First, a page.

This blog has been co-authored with Noni Byrnes, Director, Center for Scientific Review, NIH. Cross-posted on the Review Matters blog.
As we have discussed in previous blogs, NIH has heard concerns from the extramural community about the complexity of the peer review process for research project grants (RPGs) and the increasing responsibilities of peer reviewers in policy compliance. NIH has also heard concerns about the potential for reputational bias to affect peer review outcomes. After careful input gathering, development, and discussion, NIH is pleased to announce that a simplified review framework will be implemented for grant receipt deadlines of January 25, 2025 and beyond.
The simplified framework is expected to better focus peer reviewers on the key questions needed to assess the scientific and technical merit of proposed research projects: “Can and should the proposed research project be conducted?” To achieve this, the five current review criteria (defined as Significance, Innovation, Approach, Investigator, and Environment; derived from NIH peer review regulations 42 C.F.R. Part 52h.8) are being reorganized into three broader factors to help reviewers focus on crucial questions that determine scientific merit. Reviewers will consider all three factors in determining the overall impact score, which reflects their overall assessment of the likely impact of the proposed research.
- Factor 1: Importance of the Research (Significance and Innovation), factor score 1-9
- Factor 2: Rigor and Feasibility (Approach), factor score 1-9,
- Factor 3: Expertise and Resources (Investigator and Environment), either rated as sufficient for the proposed research or not (in which case reviewers must provide an explanation)
A significant concern being addressed in the simplified framework is the potential for general scientific reputation to have an undue influence on application review. By changing the evaluation of Investigator and Environment to a binary decision of sufficient or not in the context of the proposed research, Factor 3 aims to help mitigate this potential biasing influence.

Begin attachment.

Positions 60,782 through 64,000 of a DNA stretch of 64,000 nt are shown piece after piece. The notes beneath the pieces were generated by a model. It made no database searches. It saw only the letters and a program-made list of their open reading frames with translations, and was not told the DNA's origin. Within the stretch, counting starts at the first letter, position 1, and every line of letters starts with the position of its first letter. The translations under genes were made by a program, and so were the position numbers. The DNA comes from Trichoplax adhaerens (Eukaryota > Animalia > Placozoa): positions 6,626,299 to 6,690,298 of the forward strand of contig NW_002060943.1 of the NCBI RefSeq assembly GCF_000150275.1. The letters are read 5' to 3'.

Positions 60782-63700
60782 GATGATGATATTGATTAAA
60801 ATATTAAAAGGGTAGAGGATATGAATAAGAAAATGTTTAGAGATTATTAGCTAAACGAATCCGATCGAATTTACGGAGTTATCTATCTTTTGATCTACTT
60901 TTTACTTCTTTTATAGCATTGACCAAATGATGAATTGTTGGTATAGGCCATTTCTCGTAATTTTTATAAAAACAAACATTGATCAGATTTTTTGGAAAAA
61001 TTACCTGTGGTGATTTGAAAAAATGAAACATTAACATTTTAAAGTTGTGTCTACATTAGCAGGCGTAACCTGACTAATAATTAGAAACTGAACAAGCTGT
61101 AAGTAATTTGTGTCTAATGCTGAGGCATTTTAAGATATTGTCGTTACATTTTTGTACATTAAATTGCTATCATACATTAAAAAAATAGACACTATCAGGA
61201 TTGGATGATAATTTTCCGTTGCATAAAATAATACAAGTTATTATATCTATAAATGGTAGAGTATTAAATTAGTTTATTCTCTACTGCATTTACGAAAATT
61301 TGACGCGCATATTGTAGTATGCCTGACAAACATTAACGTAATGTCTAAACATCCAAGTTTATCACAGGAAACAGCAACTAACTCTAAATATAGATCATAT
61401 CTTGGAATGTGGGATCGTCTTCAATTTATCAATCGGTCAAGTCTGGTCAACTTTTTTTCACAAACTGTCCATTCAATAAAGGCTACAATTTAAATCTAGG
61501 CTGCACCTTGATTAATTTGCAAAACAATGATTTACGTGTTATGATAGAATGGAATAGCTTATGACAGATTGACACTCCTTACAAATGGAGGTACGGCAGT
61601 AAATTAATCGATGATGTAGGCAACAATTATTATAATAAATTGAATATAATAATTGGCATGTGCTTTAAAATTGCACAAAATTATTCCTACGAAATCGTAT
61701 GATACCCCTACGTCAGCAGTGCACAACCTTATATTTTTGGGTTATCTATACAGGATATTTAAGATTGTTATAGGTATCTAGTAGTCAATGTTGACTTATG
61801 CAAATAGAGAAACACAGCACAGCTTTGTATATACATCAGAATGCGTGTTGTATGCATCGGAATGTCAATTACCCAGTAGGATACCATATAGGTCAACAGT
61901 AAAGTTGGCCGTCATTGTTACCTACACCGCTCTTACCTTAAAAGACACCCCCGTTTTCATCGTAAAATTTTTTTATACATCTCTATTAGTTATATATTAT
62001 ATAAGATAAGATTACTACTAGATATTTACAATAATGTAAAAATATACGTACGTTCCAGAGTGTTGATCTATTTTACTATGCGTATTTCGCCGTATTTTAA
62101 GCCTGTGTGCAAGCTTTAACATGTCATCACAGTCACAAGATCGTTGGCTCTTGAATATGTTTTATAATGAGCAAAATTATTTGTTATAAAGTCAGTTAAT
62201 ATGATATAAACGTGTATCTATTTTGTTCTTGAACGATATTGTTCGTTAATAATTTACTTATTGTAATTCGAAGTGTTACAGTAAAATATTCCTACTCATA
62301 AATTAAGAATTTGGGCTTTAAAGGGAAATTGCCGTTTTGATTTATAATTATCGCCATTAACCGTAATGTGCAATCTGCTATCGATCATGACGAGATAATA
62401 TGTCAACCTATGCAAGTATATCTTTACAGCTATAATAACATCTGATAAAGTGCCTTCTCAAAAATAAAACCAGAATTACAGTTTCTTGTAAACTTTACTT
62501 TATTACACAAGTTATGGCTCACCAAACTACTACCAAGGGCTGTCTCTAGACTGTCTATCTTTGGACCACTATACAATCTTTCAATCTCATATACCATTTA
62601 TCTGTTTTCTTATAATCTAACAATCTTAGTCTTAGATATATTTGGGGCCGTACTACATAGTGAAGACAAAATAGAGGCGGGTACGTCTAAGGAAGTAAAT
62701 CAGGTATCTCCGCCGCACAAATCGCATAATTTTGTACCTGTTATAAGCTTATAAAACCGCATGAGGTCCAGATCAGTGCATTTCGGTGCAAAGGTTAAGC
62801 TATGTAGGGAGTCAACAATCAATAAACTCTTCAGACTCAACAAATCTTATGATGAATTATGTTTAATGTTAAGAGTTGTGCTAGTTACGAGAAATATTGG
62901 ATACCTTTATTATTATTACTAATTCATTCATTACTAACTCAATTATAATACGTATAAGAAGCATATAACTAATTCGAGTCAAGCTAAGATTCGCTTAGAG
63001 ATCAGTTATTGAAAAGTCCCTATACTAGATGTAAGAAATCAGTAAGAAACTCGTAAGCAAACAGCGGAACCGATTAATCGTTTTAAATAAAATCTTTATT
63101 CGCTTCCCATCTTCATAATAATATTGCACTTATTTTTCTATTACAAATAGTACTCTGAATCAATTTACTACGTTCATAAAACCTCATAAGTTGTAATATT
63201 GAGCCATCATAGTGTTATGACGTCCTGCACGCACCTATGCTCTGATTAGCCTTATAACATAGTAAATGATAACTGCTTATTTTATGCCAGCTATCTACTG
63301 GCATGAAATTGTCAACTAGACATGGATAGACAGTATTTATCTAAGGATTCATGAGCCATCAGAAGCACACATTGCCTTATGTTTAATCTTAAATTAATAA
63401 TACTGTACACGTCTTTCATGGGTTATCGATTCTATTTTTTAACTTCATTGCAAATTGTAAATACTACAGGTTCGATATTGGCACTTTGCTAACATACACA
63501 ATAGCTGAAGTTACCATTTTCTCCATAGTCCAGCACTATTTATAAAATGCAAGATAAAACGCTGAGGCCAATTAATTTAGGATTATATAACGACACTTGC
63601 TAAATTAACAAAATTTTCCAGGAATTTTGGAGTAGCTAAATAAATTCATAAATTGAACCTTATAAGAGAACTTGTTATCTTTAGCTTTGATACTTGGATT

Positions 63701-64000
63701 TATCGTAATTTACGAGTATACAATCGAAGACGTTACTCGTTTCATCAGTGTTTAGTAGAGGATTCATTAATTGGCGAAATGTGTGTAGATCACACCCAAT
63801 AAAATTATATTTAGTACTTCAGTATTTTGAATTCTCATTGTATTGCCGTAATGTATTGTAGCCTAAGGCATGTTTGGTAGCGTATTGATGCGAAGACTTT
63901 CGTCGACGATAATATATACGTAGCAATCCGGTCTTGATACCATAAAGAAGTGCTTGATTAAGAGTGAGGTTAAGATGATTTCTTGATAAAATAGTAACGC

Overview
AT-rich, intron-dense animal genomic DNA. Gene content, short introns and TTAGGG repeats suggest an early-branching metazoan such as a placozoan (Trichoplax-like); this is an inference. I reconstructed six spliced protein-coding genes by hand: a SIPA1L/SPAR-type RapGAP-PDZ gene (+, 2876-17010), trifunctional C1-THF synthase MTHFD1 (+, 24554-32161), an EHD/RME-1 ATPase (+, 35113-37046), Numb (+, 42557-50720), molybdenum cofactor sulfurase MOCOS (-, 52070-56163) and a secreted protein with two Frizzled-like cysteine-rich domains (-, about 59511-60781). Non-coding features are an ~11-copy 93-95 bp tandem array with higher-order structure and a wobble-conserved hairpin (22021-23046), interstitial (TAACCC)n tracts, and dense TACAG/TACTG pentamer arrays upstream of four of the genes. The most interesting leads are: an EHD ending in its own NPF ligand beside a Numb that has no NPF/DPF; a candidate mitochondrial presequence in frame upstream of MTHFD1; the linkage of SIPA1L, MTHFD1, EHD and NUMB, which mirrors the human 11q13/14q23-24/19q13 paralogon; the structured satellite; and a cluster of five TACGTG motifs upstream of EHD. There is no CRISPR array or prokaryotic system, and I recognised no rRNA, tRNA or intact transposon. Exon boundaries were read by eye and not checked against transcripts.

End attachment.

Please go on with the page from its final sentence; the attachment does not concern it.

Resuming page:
Another concern addressed in the new framework is the reliance on peer reviewers to assess policy compliance. Relying on peer reviewers for these tasks has the potential to distract them from their chief goal of assessing the scientific and technical merit of an application. To reduce reviewer burden, NIH staff will assume administrative responsibilities related to the Additional Review Considerations of Applications from Foreign Organizations, Select Agents, and Resource Sharing Plans.
The results of a request for information underscored the need for resources and guidance for investigators, reviewers, and NIH staff. We therefore developed a new Simplified Review Framework webpage, which is now live and will serve as a central repository of information on this initiative. NIH is developing an integrated set of training events and resources to communicate the changes to applicants, reviewers, and NIH staff that will be rolled out over the next year. This support will begin with a webinar on November 3rd, 2023 to provide the public with an overview of the new framework and what to expect over the upcoming year in preparation for implementation. You can learn more and register for the webinar here.
We expect the simplified review framework to have minimal impact on how applications are written. The intent is simply to focus reviewers on the fundamental questions that we have always asked them to address in reviewing grant applications for their scientific and technical merit, while minimizing the impact of reputational bias. We will keep you updated through our webpage, notices in the NIH Guide, and through the Review Matters and Open Mike blogs. We look forward to working together with the community to continue to improve peer review.